I think a lot of the problem stems from those who don’t recognize scope of practice.  I remember when I first moved to Boston and worked at a swanky commercial gym downtown.  I’d watch some of the trainers walk around with Kendall’s Muscles: Testing and Function (a phenomenal book, mind you) as they were training clients.

Basically they carried the book around with them thinking they’d kill two birds with one stone and try to diagnose and train their clients.

Um, no.  That’s just asinine, and a lawsuit waiting to happen.

Of course, on one hand I’d commend any trainer to take it upon him or herself to further their knowledge base and to better understand the human body and how it works.

BUT YOUR JOB IS NOT TO DIAGNOSE!!!!!!!!!!!!!!!!!

Now you have those same trainers walking around thinking they’re on the same level as physical therapists, chiropractors, and manual therapists (people who went through additional schooling to do what they do) because they read a book.

Even worse, they get their hands on some of the PRI literature and now they’re assessing breathing patterns (which is fine, because assessing dysfunction what we do) and before you know it, they’re treating people and performing open heart surgery.

It’s crazy.  And pompous.  And completely unacceptable.

It hasn’t gotten to pandemic proportions yet, though. Those types of assclowns are few and far between, and there are far more who understand their limits and don’t step outside their scope of practice.

Having said that, I DO feel that looking into breathing patterns is something to consider with most people.  But the rub is that we SHOULD NOT be spending an inordinate amount of time on it.

At Cressey Performance, we LOVE the PRI stuff.  Eric has been to three or four of their seminars, and Greg Robins recently attended one as well.

Which brings up a valid point:  going to an actual seminar and seeing this stuff done firsthand is A LOT different than just reading about it.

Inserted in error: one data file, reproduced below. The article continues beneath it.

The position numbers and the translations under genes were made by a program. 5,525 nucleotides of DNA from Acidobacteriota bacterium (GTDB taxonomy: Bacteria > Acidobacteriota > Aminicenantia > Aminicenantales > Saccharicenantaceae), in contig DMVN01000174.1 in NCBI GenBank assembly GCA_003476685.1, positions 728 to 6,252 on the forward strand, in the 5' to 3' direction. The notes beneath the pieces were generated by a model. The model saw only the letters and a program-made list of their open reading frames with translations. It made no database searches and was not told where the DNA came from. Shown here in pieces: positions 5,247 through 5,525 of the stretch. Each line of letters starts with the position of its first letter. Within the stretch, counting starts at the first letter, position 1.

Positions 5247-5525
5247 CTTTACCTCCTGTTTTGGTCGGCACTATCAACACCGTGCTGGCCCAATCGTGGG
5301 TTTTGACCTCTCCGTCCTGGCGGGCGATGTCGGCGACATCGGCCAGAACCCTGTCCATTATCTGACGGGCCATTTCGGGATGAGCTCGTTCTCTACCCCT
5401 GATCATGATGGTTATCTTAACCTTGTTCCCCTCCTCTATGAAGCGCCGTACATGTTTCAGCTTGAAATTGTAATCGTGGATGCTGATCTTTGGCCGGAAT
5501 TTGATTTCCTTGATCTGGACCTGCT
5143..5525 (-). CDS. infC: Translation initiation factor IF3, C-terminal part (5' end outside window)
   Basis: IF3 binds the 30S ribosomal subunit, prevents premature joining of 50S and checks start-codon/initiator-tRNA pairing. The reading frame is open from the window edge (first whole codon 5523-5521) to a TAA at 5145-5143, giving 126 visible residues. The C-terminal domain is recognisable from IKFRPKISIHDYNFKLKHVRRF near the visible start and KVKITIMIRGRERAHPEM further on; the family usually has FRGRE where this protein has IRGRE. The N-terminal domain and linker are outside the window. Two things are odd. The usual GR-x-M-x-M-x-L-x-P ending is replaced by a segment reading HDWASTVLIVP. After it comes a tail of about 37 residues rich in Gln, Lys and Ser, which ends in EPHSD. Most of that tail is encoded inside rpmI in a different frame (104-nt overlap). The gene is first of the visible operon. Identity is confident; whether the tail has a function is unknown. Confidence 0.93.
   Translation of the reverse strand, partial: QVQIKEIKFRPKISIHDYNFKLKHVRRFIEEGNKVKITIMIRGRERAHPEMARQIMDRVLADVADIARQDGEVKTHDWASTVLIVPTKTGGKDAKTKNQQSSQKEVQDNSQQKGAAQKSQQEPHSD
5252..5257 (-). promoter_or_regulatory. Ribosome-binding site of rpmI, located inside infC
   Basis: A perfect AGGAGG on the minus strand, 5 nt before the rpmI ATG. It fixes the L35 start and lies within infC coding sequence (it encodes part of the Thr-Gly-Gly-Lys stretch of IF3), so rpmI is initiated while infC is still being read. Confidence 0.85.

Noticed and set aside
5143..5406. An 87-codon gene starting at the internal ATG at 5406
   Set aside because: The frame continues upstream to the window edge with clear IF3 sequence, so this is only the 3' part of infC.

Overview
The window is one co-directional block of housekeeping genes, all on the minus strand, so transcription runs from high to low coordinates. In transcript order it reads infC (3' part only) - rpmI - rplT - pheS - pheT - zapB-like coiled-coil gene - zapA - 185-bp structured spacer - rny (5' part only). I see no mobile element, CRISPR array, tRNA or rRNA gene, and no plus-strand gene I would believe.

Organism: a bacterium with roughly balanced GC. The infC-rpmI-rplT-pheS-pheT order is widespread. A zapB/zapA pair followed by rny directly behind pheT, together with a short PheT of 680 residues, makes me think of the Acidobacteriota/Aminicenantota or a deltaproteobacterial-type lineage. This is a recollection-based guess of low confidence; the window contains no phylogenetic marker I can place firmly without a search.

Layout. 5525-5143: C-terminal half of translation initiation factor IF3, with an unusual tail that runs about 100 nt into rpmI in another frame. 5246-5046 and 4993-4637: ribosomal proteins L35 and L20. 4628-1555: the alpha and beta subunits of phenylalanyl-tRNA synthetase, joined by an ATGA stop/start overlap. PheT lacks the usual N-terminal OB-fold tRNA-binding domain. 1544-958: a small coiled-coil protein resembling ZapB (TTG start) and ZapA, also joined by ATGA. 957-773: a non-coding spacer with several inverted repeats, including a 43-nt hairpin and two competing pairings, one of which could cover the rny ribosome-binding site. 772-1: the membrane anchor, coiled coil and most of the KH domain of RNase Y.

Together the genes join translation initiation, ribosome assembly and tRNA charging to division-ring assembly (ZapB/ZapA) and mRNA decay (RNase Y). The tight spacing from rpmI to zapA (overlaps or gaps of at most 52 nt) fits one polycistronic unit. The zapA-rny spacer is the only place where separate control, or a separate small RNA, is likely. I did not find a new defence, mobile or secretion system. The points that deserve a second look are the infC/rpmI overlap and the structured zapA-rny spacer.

Moreover, we’ve had staff in-services on it where PRI practitioners have come in, talked shop and helped  us comb through some of the finer points to see how we can implement SOME of their modalities with our clientele.

Here’s the deal: at CP we only use like 6-7 drills, total. And not all of them at the same time.

I like how Mike Robertson discussed it in his recent “Warm-Up” article on his blog.  Spend maybe 2-3 minutes on it, and move on.

We take a very similar approach with our athletes and clients.  We may (or may not) include specific breathing pattern drills into their warm-up. But if we do it’s like two or three….tops, taking all of 2-3 minutes to complete.

Afterwards we move on to the dynamic warm-up, and then it’s off to go lift heavy things.

I think the point Mike’s making (and it’s an important one at that) is that far too many fitness professionals are going to get carried away and forget that giving people an actual training effect is kind of important too.  Even worse, many will forget (or neglect) to get their athletes/clients strong.

Just to reiterate:  the why IS IMPORTANT!!!!!!!  I think it’s fantastic when people go out of their way to dig deeper, try better themselves, and gain more knowledge.  I can’t bemoan that point.

What grinds my gears, though, is when people start to overstep their bounds and don’t understand, appreciate, or respect scope of practice.

Worse still: they neglect to actually train their clients.

What are your thoughts?  Agree?  Disagree?

On that note, for those trainers or general fitness enthusiasts reading interested in material that’s easily applicable, I’d encourage you to check out the Muscle Imbalances Revealed series, which features a collection of outstanding webinars from a lot of recognizable names in the industry.  Rick Kaselj, who organized the series, just put the entire package on sale at a huge discount ($210 off!) through this Friday at midnight.  Check it out here.